Responsibility to Protect or Justifying the Right to Project Power? By William Bowles

7 March 2012

Frankly, it’s not easy defending the Ba’ath regime in Syria, after all not so long ago the Communist Party in Syria and other left groups were suppressed by the ruling Ba’ath Party, its members thrown in jail and even killed[1]. But I make no apology for defending the Assad regime’s right to independence and to resist foreign subversion and an attempted takeover by the Empire under the guise of the ‘Responsibility to Protect’.

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Lest we forget? By William Bowles

9 October, 2009

lest-we-forgetThere is something ironic—if not downright obscene—about the fact that in the UK the Poppy is used as the symbol of remembrance for all those who have died in the UK’s countless imperial wars, a symbol that is being used to punt the latest ‘adventure’, Afghanistan, home of the opium poppy.

The use of the Poppy flower as a symbol of remembrance stems from the fact that the Poppy grew in abundance in the slaughterhouse called Flanders in WWI, due apparently to the fact that the artillery shells exposed the formerly deeply buried seeds to the sun.

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Exaggeration By William Bowles

25 June 2003

Exaggeration: overestimate, overstate, hyperbolize, enlarge on, distort, expand, magnify, misquote and overdraw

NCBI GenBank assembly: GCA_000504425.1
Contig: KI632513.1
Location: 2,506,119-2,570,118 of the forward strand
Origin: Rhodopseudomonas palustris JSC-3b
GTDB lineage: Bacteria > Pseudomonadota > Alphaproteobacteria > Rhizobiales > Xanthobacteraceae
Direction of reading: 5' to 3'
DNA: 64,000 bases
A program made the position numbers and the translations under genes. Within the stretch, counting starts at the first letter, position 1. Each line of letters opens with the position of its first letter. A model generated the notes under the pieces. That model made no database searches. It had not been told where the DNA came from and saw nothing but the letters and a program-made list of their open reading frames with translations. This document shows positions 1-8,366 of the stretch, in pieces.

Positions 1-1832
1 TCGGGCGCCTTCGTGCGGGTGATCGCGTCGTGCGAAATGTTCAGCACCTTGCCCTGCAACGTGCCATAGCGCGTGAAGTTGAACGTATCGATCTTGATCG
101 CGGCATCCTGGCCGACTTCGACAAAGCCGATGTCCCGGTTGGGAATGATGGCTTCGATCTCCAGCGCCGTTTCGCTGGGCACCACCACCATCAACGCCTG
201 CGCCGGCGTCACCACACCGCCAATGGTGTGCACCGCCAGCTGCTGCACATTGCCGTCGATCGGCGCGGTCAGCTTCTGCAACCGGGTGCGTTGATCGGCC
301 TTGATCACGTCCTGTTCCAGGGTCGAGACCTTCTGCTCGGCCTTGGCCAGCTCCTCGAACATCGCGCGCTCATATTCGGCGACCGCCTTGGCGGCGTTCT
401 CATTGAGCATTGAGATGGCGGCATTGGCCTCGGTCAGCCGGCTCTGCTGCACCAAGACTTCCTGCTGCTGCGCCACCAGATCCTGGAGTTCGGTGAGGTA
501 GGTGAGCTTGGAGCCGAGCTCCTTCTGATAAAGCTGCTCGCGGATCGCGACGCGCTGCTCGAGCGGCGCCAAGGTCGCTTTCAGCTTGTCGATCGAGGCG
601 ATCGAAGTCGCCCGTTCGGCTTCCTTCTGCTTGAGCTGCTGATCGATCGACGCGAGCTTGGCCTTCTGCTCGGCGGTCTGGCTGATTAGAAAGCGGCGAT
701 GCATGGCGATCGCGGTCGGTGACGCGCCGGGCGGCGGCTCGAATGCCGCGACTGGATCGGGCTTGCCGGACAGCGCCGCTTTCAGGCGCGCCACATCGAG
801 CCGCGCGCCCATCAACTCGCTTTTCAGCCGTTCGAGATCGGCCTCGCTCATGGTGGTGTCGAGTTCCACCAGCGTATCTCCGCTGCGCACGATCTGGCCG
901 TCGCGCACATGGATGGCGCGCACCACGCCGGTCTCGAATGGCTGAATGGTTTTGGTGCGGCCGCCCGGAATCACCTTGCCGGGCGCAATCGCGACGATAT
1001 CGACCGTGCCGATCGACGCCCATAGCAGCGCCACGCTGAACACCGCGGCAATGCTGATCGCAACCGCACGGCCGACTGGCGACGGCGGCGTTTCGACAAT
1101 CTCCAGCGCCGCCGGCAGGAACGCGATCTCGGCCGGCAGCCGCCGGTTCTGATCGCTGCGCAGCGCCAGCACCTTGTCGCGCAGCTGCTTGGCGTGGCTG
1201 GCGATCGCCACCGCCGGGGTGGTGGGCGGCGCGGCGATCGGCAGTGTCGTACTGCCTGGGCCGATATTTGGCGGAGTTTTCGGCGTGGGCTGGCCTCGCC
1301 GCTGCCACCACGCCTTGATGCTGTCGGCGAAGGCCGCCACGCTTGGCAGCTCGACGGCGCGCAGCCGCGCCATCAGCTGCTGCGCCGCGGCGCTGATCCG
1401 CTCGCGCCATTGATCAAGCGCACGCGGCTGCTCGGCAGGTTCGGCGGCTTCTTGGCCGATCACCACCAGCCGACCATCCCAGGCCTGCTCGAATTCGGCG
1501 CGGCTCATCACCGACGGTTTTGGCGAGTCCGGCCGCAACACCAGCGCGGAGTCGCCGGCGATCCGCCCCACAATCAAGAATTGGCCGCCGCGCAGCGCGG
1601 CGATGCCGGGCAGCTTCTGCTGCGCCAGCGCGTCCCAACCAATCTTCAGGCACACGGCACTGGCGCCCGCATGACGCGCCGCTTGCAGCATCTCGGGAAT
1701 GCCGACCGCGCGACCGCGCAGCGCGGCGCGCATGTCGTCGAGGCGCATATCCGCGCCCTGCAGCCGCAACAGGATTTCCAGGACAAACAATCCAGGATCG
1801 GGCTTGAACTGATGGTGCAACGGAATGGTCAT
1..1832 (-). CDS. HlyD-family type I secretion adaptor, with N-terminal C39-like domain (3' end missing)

The farce of an ‘investigation’ into the ‘rush to war’ continues in the UK as does the media’s complicity in presenting the reasons entirely divorced from the context and history of the trajectory of Western imperialism. The main argument being advanced by ‘critics’ of the war in Parliament, is that the government ‘exaggerated’ the threat in order to convince us of the need to go to war.

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It’s a Proxy World -Reporting the War in Angola By William Bowles

Extra!   — Fairness and Accuracy in Reporting – November/December 1988

In March of this year South Africa suffered a momentus military defeat at Cuito Cuanavale in southeastern Angola at the hands of Cuban and Angolan forces. Described by the Christian Science Monitor (3-3-88) as “South Africa’s Stalingrad,” this battle belied earlier reports of the “dwindling resistance” of the Angolan Army and its “Soviet Bloc advisers” (Washington Post, 1-27-88).

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